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20
January 2023

Top Ten in Compliance in 2023

Penteris Head of Compliance Jeremiasz Kuśmierz details the ten areas that we should watch in the world of compliance in the coming year, in Poland, in the EU, and around the world.

1. Economic Sanctions

We can expect a larger group of businesses will carry out audits and resort to dedicated procedures to minimise the risk of breaching sanctions (targeted at Russia). It is worth looking at the financial sector in this respect, as the procedures put in place there work well.

2. Remote Working

Employers who were hoping to be able to say goodbye to remote working once and for all are in for a disappointment. New EU legislation stipulates that all employees will be entitled to remote working for up to 24 days per year.

3. Protection of Whistleblowers

Many businesses in Poland, especially those operating also across the EU, have already decided to implement the relevant internal procedures without waiting for Polish solutions, but they will also be forced to update their regulations once new domestic legislation comes into force.

4. Liability of Collective Entities

Penalties are to be differentiated according to the size of the entity subject to liability. Proof of due diligence against infringements will remain the primary means of protection against liability. There could hardly be a more tangible benefit of implementing compliance procedures.

5. Non-financial Reporting

2023 will be the time for legislative consultation and the implementation of the EU Corporate Sustainability Directive (CSRD) into Polish law. It is worth keeping your hand on the pulse, as some entities will implement the new obligations as early as 1 January 2024.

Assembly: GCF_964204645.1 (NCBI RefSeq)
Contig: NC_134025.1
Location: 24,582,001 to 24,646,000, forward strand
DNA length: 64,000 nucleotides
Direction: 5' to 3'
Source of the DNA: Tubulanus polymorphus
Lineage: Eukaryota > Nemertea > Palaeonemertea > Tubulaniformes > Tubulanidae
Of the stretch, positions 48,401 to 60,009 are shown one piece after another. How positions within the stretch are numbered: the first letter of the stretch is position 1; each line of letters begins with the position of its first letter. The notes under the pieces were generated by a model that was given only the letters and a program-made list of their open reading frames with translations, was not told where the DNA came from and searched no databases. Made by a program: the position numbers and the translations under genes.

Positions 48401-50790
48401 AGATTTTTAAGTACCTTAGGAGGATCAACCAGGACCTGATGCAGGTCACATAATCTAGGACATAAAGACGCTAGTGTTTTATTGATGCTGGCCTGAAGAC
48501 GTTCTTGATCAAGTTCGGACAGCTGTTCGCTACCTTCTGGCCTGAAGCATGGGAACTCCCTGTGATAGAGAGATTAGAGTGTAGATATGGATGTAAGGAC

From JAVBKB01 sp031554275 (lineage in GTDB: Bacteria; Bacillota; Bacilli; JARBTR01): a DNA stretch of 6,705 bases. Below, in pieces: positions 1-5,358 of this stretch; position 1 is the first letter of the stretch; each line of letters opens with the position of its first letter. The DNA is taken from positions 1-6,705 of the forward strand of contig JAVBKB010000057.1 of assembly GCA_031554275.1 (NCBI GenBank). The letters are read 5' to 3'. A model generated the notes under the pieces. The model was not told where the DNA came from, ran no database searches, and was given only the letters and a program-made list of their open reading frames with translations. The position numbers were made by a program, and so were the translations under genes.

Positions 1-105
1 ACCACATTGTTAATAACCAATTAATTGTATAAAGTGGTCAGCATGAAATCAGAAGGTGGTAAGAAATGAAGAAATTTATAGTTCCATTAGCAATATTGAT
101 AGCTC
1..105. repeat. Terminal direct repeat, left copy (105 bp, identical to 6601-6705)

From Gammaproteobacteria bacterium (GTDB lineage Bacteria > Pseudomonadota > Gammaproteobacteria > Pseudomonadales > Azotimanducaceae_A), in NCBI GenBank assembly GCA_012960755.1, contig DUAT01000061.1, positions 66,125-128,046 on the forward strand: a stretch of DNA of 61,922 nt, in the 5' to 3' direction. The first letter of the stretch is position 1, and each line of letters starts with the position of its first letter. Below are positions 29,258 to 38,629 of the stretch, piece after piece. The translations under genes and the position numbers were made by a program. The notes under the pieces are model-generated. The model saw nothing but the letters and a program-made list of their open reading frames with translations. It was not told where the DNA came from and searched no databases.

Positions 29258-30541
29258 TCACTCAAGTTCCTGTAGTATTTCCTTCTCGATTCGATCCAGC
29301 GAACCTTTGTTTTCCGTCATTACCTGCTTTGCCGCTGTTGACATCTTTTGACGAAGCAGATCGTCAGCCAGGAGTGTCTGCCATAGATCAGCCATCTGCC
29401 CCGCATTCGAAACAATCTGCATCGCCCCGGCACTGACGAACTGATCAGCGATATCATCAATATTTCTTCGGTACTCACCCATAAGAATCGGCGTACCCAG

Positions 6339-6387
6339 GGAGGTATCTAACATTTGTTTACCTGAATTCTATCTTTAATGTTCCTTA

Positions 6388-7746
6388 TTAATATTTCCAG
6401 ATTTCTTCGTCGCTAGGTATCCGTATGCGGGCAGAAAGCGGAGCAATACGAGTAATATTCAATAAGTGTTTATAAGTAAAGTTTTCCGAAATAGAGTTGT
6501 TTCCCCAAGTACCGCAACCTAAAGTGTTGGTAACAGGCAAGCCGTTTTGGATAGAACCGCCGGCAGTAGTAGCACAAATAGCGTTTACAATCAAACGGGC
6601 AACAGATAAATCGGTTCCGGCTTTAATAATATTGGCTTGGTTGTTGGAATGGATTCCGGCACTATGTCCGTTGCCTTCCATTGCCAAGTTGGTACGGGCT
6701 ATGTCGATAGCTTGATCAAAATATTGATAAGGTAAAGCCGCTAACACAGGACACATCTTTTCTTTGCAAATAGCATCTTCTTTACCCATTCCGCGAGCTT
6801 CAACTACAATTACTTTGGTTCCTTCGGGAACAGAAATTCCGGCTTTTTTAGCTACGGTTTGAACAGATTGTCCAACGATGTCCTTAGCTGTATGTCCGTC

6. EU Taxonomy for Sustainable Activities

The EU’s Taxonomy aims to introduce a uniform framework for the environmental impact of investments and to counteract sham activities (‘greenwashing’). In view of the preparation time for new investments, it is worth thinking about the Taxonomy as early as 2023.

7. Ethical Supply Chains

We can soon expect the approval of the final version of the Corporate Sustainability Due Diligence Directive (CSDD), which, alongside the CSRD, is one of the main pillars of European ESG policy. The directive will make it mandatory to take action to respect human rights and protect the environment in supply chains.

8. Extended Employee Protection

All indications are that employees will soon enjoy an extended scope of protection, including the right to be more fully informed about working conditions and access to training, the right to concurrent employment with another employer and the prohibition of discrimination against employees on the basis of their exercise of newly granted rights.

9. Digital Services Act (DSA)

Entrepreneurs operating in the area of new technologies face the obligation to adapt their business to the requirements of the EU Regulation 2022/2065 on Digital Services Act (DSA). The DSA not only applies to the largest service providers and mass social networks, but also to the broad category of intermediary and hosting providers.

10. Artificial Intelligence

It may seem that AI regulation is a distant topic, but nothing could be further from the truth. The planned regulations will directly affect solutions used for customer profiling, risk assessment (e.g. insurance or credit), analysis of job candidates, etc. It is therefore already worth looking at AI service providers and their compliance with the planned direction of regulation.

Originally published 17.01.2023 in a shorter format in Poland’s Rzeczpospolita.

Get in touch with Jeremiasz Kuśmierz for more information.